amateurs in the team match May 11
or 12, the members of the United
States squad will stay in the Isles
long enough to compete in the Brit-
ish Amateur which has been set for
May 20.
Theloss of their star will dampen
the Wolverine's championship hopes
which were very bright, with Mark-
ham, David and Sweet returning
from last year's team. Obserers are
hopeful that Chuck Kocsis, sensa-
tional young golfer from Detroit, who
has returned to school this year, may
be eligible for competition this spring.
Round Table Group
To Hear Waterman
Dr. Leroy Waterman, head of the
department of oriental languages
and literatures, will speak before the
Freshman Round Table group at
9:30 a. m. today in the League in the

opening session of this month's pro-
gram. His subject will be "Man's Re-
lation to the Infinite."
In discussing the plan of the
speech, Professor Waterman said:
"Man finds himself part of an in-
finite universe. How shall he adjust
himself intelligently to his total en-
vironment? We shall discuss various
attitudes, and their effect on char-
acter and personality. We shall try
to point out the kind of adjustment
most conducive to development of the
higher values."

Custom Changed So As To
Provide For Two Bands
Of Equal Prominence .
Decoration Plans
Are To Be Drawn
Nationally Known Radio
Orchestras Are Now At
Chicago Cafes
By E. JEROME PETTIT
The orchestras of Hal Kemp and
Henry Busse, both nationally famous
radio and recording bands, will vie
for honors when the doors of the
Intramural Building swing open on
the night of Feb. 9, for Michigan's
"biggest party of the year."
Varying from the custom insti-
tuted in former years of having one
famous orchestra, supplemented by
a band of lesser importane, to pro-
vide the music for the annual J-Hop,
the committee in charge of the 1934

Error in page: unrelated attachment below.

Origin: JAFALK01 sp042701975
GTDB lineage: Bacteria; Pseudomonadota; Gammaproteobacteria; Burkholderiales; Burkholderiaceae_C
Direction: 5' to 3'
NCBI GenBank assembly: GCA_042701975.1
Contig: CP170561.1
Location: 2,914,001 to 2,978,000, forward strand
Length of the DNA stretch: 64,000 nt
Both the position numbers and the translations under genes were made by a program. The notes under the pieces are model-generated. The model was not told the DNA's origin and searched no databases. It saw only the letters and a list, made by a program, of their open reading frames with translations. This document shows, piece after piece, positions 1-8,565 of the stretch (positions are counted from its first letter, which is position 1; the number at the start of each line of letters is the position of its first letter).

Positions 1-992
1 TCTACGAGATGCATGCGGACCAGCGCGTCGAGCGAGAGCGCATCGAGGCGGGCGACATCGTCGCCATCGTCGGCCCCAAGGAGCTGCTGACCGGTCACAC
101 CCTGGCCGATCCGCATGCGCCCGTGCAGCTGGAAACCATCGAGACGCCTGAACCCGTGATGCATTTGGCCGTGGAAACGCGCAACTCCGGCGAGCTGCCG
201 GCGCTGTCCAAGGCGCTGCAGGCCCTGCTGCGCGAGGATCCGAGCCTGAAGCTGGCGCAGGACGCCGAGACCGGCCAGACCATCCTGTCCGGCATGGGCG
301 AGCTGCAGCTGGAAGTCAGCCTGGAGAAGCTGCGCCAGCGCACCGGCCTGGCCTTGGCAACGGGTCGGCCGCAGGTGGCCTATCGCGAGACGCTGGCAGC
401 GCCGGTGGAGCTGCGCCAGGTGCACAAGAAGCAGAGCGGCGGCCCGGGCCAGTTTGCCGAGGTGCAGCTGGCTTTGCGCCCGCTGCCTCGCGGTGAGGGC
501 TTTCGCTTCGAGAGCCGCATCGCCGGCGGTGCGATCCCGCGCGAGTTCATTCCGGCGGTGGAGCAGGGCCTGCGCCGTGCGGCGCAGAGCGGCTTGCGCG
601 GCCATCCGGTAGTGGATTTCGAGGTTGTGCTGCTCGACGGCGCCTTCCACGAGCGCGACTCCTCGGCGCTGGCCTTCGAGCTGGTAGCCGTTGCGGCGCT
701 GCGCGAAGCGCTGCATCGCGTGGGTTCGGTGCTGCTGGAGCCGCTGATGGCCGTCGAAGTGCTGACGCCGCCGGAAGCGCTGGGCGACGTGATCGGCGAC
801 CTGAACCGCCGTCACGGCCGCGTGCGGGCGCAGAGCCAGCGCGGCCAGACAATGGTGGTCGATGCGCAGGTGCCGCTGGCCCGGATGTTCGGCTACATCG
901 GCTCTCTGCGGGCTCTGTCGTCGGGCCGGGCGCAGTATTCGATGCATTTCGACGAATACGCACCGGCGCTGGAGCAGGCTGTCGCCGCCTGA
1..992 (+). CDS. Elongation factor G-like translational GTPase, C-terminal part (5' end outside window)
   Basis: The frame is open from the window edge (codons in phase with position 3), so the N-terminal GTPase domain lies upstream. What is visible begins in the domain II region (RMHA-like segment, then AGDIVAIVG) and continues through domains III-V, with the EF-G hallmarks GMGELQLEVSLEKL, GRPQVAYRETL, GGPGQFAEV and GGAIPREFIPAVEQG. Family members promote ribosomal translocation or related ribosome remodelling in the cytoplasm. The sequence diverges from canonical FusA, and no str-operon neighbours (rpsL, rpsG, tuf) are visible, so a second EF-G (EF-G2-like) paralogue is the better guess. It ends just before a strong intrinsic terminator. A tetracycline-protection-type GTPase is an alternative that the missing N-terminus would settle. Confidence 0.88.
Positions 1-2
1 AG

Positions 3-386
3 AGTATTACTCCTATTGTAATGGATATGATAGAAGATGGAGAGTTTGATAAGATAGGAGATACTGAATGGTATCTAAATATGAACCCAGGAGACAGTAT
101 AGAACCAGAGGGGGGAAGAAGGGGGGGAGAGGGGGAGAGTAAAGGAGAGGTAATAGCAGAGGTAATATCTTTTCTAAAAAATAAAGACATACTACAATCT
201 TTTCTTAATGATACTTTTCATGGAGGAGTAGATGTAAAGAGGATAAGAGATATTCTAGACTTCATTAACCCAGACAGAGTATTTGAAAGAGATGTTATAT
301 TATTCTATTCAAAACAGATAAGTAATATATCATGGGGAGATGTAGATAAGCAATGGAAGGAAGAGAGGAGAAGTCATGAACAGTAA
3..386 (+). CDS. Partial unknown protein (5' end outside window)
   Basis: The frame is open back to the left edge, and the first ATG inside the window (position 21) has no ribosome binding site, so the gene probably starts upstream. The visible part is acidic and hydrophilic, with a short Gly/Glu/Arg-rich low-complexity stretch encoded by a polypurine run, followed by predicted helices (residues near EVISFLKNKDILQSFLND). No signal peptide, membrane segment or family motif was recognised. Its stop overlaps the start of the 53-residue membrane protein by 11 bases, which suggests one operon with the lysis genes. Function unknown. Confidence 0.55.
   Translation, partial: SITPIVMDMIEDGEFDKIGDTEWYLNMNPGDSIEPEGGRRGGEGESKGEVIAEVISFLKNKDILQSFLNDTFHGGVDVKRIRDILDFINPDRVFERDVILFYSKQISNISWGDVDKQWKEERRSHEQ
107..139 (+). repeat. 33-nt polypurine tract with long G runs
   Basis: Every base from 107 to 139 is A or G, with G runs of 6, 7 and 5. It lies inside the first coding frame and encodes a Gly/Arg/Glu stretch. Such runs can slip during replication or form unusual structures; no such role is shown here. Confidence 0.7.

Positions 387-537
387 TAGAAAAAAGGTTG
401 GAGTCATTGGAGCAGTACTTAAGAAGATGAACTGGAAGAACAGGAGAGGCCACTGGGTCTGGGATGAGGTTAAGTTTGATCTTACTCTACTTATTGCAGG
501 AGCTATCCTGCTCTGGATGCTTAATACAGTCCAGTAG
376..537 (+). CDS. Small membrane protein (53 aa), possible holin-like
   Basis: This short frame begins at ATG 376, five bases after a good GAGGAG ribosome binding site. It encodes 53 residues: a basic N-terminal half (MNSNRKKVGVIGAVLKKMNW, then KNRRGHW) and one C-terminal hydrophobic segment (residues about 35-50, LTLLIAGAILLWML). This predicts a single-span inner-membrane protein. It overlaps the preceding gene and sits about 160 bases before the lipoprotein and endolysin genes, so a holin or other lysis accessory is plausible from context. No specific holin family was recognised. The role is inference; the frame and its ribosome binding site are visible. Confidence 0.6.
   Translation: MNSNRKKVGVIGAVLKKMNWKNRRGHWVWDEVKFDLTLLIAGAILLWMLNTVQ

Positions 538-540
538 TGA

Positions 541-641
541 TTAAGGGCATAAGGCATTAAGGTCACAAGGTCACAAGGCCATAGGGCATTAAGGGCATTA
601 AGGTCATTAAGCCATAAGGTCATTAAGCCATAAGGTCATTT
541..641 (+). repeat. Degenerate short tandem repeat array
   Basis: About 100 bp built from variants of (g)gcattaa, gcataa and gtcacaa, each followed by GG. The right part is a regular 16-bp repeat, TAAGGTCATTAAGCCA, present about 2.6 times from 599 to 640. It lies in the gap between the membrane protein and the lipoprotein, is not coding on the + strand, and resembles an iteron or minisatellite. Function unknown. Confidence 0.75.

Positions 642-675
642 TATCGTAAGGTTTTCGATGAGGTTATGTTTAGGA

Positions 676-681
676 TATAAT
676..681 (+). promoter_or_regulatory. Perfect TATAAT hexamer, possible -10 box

function has announced that two
musical units of equal prominen e
have been selected for the dance.
Tickets Rcdued
Ticket prices for the 1934 J-Hop
have been reduced m alt e r i a 11 y
through the efforts of committeemen
in their attempts to place the party
within the reach of as many students
as possible while retaining the many
traditional features which have be-
come a part of the dance itself. The
tickets for this year's dance will sell
for $5.50, as compared with former
prices which went as high as $10 a
couple.
Contracts for the decorations have
already been signed, Philip A. Sin-
gleton, general chairman of the 1934
J-Hop stated last night. A Detroit
concern will convert the huge gym-
nasium into a ballroom, following
plans which are to be drawn up this
week. An artist's sketch of the plans
will be on display n the window of
a State Street store in the near fu-
ture, Singleton said.
Now In Chicago
Both of the orchestras which have
been secured for the occasion are
now playing in Chicago.Hai Kemp's
band, famous for its rendition of ex-
cellent dance music rather than be-
cause of unusual publicity or fea-
tured novelties, is now engaged at
the Blackhawk restaurant in the
Windy City. Henry Busse's orches-
tra is under contract at the Granada
Cafe.
Mr. Kemp, who works out his own
arrangments with the aid of mem-
bers of his orchestra, has the repu-
tation of presenting many good vo-
calists, the famed Janis and Ennis
beingmembers of his organization.
Graduating from the University of
North Carolina, where he started his
first band, Mr. Kemp made a sensa-
tional success in London and Paris
before returning to this country to
earn a foremost position in the world
of American dance orchestras.
"Best Trumpeter"
Henry Busse brought a 17-piece or-
chestra to Ann Arbor two years ago
to play for the Frosh Frolic of the
same class which has now engaged
him for the J-Hop. In 1932 he was
at the Netherlands Plaza in Cincin-
nati, where he also played regularly
over radio station WLW. Mr. Busse
has the reputation of being the "best
jazz trumpeter in the world" and the
members of his organization are all
recognized as leaders in their re-
spective fields.
Tickets for the dance, which will
be on sale next week, are to be sold
this year by the elected committee-
men of the J-Hop, Singleton an-
nounced. The committeemen and
their respective positions are as fol-
lows:
Charles Hewitt, vi e-chairman
Gale Stirling and John Garrels,
tickets; Charles Brownson, secretary;

Ruth Kaser, invitations; Sidney
Frankel and Ann Dunbar, publicity;
James Eberly and Bill Wangner,
floor; Sam Hazelton and Don Cook,
booths; Carl Marr, chairman of the
decorations committee; Bob Kraft,
Stuart Swanton, and Larry Wines,
decoration committeemen.
Military Training Case
Comes Before Trustees
COLUMBUS, Ohio, Jan. 6.-